Something else that really, really taught me over these past two years is that believing in myself, that I cannot only advocate for myself and for my rights, I also have the ability and opportunity to do it for others.
ALXnow: When you were nominated, you had to do a Zoom call with the White House. What was that like?
Rahimi: I spoke with a group from the White House and they asked about my background and the things that I was doing and what I thought about America. Then I sent an email to Mr. Altman and told him that I just finished the interview, and he told me that he got an email from [the White House] because they were connected and he said that I made them cry.
ALXnow: What was the story you told that made the people cry at the White House?
Rahimi: I told them about my story, that even though I was very young in Afghanistan, I had a supportive family and my dad and my mom really supported me. But there were people in the community who weren’t really supportive of girls doing anything, and I really wanted to ride bikes.
I was seeing my brothers riding bikes every day, and the only place I could ride a bike was in our yard at home. And it really broke me because I wanted to have that experience of going outside or to the parks, riding a bike, and I couldn’t. And that was something that not only me, but also other girls weren’t having that opportunity.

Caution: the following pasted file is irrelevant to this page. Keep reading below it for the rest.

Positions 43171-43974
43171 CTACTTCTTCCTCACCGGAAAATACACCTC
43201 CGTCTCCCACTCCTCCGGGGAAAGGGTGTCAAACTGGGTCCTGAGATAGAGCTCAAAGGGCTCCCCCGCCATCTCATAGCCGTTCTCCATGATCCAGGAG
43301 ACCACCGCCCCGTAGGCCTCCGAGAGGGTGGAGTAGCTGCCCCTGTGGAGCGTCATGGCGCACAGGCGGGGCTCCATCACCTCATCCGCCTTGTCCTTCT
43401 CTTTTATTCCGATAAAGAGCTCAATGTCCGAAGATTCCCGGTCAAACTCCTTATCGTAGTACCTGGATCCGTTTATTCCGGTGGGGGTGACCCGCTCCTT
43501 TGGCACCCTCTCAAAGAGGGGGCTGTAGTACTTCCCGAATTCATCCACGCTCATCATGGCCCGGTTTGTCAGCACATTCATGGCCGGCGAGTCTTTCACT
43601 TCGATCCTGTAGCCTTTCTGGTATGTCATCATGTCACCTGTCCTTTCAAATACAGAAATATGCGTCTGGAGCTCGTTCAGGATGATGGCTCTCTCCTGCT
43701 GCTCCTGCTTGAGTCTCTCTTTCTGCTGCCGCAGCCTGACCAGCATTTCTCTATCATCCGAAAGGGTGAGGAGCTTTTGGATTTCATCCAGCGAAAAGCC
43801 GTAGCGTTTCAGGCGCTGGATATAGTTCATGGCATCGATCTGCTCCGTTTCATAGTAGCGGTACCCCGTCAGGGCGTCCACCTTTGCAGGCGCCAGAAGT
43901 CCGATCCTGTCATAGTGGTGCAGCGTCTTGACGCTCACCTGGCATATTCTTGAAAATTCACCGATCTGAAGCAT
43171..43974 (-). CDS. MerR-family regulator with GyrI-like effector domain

Alexandria City Public Schools (ACPS) says school modernization and upgrades are the big focal point of the upcoming Capital Improvement Program (CIP) Budget, particularly at George Mason Elementary School.
In a release, Superintendent Melanie Kay-Wyatt said the priority of the FY 2025 CIP Budget is modernization projects to meet projected capacity needs.
“We have made a strong commitment to cultivating a bright instructional future for our community, and our learning environments and facilities are vital to this priority,” said Melanie Kay-Wyatt in the release. “This proposed budget, which is in line with our projected capacity needs for years to come, is a testament to our dedication to providing ample room and flexibility to support student growth, learning and opportunity.”